We met with many other attorneys in our area and provided copies of both our profile and requirements and waited. I am not a very patient person so while we were waiting I was searching for other resources to help us find our baby. I came across the American Academy of Adoption Attorneys who are a group of attorneys nationwide that must meet specific criteria. They seemed like a perfect group to reach out to for help so I emailed every attorney nationwide asking if they would take our profile. Most responded quickly! Some are not legally able to take our profile as some states do not allow attorneys to match families, some chose not to but either wished us well or provided a name of someone that could assist us or happily provided their address to send our package to.
We received a call here and there to tell us that they had a potential birthparent that wishes to place her child for adoption and their criteria matched our requirements. They would share what they knew about the mother, baby and any other factors (i.e. drug use, prenatal care or lack thereof, etc.) that they had and asked if they could show our profile to the potential birthparent(s). We said yes to almost all of them but there were a few deal breakers for us. One example was a baby that was born that day, also known as a "stork drop", who was likely to have severe special needs that we did not feel equipped to handle.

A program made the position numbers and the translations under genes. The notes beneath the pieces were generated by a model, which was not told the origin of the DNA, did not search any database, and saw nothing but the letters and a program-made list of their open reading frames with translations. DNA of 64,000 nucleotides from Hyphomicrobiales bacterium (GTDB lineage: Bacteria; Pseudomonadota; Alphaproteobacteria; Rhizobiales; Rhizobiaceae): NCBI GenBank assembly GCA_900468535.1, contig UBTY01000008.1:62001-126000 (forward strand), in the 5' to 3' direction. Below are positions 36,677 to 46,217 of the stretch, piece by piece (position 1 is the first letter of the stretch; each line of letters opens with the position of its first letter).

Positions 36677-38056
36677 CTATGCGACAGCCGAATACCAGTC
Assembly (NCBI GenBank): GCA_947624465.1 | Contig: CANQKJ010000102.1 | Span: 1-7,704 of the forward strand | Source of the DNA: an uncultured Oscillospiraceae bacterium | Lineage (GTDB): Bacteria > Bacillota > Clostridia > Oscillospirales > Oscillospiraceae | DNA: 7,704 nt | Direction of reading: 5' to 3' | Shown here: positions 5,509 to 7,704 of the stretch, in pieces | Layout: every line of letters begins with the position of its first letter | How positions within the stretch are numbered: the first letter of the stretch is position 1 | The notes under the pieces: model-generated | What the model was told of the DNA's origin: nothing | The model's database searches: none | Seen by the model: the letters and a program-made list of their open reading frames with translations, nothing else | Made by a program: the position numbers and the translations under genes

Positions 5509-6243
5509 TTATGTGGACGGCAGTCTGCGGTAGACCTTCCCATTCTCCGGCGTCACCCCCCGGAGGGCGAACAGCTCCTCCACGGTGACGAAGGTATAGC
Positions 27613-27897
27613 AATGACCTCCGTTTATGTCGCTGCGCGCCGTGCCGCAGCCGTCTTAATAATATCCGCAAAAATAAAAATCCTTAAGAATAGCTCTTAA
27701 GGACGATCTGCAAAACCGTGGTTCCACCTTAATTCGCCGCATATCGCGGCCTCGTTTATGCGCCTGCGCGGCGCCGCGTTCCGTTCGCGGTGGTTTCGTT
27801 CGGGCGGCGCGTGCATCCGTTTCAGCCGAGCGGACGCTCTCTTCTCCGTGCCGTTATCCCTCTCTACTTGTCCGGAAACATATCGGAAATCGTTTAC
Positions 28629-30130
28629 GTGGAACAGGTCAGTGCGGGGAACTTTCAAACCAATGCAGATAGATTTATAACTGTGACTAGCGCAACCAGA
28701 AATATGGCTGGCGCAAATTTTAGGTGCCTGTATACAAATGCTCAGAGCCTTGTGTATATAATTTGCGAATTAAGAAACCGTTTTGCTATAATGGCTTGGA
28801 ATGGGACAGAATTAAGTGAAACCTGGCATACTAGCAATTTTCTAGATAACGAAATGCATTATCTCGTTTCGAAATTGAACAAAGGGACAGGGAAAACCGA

During this time we joined every distribution service of attorneys or facilitators (mostly in California as they are not legal in all states), adoption related blogs, websites, Facebook groups I could find. We created cards the size of a business card to place on boards, place in our mail and give to anyone willing to take it. All in hopes that our information would find the person who wants to place her child for adoption. It is essentially marketing us to everyone in hopes of finding the one or two people who would make our dream of being parents come true.